Ripe, juicy tomatoes, check. Crisp, vibrant lettuce, check. Thinly sliced mushrooms, cucumbers, and bell peppers, check. You’ve got all the components of a perfect salad ready for a beautiful glass bowl. Now you just need a healthy vinaigrette.
Vinaigrettes, which in their simplest guise consist of an oil and vinegar combination, can serve not only as a salad dressing but also as a marinade or a light sauce for grilled meats, poultry, and seafood. For a heart-healthy dressing, use monunsaturated extra-virgin olive oil and a vinegar of your choice, then add chopped garlic, along with fresh or dried herbs, for flavor, if desired.
If you keep your pantry and fridge stocked with the staples you need for a vinaigrette, you can make one in just a few minutes. Have on hand extra-virgin olive oil (there are many flavored varieties, such as lemon and herb, available these days), a choice of vinegars, such as red and white balsamic, white wine vinegar, champagne vinegar, sherry vinegar, and rice wine vinegar, as well as Dijon mustard, shallots or onion, lemons and limes (which can be juiced and used instead of or with your vinegar), garlic, and salt and pepper, of course. Fresh or dried herbs such as chives, basil, thyme, oregano, and French tarragon are all good optional dressing ingredients. Grow your own herbs on a sunny windowsill or patio if you are so inclined. Adding spices like cumin, paprika, or cayenne can also jazz up a dressing.
If you’ve got a small bowl or cup and a whisk, simply combine the vinegar and all the other ingredients except the oil, salt, and pepper. Then, whisking constantly, add the oil in a slow steady stream. Season to taste with a little salt (try sea salt or Hawaiian pink salt) and some freshly ground pepper. Alternatively, you can make the dressing in a blender or a mini food processor. If you don’t plan to use the dressing immediately, store it in the refrigerator in a glass jar with a lid, and be sure to shake to recombine before using.
Always add dressing to the salad at the last possible moment, so your greens will stay crisp. Or better yet, allow guests to add their own (on the South Beach Diet we recommend no more than 2 tablespoons as a serving).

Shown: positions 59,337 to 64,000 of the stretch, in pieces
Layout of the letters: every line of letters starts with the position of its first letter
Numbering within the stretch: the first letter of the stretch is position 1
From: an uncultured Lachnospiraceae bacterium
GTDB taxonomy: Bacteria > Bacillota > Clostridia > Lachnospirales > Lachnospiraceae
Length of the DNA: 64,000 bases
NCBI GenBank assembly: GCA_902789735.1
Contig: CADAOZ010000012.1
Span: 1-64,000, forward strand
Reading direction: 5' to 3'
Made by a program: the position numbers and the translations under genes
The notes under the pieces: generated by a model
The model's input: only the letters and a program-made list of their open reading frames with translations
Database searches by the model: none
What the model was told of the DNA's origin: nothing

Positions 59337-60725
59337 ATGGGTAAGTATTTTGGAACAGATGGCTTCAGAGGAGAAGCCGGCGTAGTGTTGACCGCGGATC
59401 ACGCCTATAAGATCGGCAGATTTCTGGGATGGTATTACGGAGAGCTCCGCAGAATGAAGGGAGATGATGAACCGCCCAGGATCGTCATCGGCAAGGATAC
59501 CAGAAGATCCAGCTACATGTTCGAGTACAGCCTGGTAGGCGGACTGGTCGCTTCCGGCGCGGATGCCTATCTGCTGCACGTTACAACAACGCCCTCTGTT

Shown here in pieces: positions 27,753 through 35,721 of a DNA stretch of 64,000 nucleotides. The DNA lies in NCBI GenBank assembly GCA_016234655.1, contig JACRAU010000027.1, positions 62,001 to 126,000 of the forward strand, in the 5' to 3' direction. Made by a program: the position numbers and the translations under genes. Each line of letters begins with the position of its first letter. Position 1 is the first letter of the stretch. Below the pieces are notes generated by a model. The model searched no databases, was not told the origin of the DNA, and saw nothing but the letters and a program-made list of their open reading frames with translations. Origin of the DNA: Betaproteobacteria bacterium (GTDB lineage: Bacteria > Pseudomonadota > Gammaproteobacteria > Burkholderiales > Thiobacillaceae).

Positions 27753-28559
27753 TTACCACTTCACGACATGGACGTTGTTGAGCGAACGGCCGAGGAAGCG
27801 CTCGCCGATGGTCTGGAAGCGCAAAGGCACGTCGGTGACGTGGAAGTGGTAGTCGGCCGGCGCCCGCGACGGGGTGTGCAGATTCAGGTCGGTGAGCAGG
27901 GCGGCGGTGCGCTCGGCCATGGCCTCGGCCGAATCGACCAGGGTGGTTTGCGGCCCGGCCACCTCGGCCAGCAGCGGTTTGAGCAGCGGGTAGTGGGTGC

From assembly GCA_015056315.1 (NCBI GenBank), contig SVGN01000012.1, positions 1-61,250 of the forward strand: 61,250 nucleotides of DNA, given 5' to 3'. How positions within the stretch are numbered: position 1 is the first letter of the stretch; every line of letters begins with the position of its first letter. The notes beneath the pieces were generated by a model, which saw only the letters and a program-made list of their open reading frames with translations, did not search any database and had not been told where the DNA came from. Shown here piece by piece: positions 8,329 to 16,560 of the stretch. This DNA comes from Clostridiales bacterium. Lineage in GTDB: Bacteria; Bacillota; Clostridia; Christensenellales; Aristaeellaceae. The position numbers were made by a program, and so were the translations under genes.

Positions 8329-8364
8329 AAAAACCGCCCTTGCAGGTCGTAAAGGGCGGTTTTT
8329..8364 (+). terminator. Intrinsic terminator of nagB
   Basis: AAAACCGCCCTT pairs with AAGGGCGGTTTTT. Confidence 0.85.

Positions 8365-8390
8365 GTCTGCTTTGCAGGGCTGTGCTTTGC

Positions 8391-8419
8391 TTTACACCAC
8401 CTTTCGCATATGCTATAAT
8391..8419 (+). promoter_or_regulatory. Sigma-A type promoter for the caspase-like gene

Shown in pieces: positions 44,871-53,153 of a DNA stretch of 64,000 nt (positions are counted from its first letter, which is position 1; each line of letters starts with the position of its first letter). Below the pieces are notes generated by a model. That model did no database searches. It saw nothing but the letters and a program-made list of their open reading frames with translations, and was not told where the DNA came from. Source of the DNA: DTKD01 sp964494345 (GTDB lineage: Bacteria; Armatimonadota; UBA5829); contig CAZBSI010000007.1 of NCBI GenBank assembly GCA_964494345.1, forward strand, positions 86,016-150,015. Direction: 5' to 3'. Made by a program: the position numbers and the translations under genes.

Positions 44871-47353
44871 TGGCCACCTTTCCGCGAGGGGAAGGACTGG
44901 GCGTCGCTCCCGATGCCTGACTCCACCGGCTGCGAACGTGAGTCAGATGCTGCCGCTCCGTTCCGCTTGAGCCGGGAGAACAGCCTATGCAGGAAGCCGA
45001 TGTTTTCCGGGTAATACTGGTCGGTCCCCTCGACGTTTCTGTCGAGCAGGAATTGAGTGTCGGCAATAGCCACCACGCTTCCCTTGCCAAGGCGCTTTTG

A trio of vinaigrettes
Here are three easy vinaigrette options that can be enjoyed on any Phase of the South Beach Diet. Each recipe makes between 1/2 and 3/4 cup of dressing (about 8 to 12 tablespoons) so you can enjoy some on the day you make it and have enough left over to use during the week.
Fresh herb vinaigrette: Whisk together 3 tablespoons red wine vinegar, 2 tablespoons minced red onion, 1 tablespoon Dijon mustard, 1 minced garlic clove, 1 tablespoon finely chopped parsley, and 1 tablespoon finely chopped fresh basil, marjoram, oregano, or thyme. Slowly whisk in 1/3 cup extra-virgin olive oil. Season with salt and freshly ground black pepper to taste.
Dijon Vinaigrette: Whisk together 3 tablespoons red wine vinegar, 2 tablespoons minced red onion, 1 tablespoon Dijon mustard, and 1 minced garlic clove. Slowly whisk in 1/3 cup extra-virgin olive oil. Season with salt and freshly ground black pepper to taste.
Champagne Vinaigrette: Whisk together 3 tablespoons champagne vinegar and 3 teaspoons Dijon mustard. Slowly whisk in 1/4 cup plus 2 tablespoons extra-virgin olive oil, then whisk in 1 tablespoon warm water and 1 small minced shallot. Season with salt and freshly ground black pepper to taste.
Buying a prepared vinaigrette
If you prefer to buy a prepared vinaigrette, read the label carefully and always choose one with the fewest ingredients and very little sugar (3 grams of sugar or less per 2 tablespoons of dressing). Avoid dressings made with trans fats, and choose those made with extra-virgin olive oil or canola oil. Be aware that low-fat and nonfat dressings frequently contain added sugar to improve their flavor, so be extra vigilant about reading the ingredients list.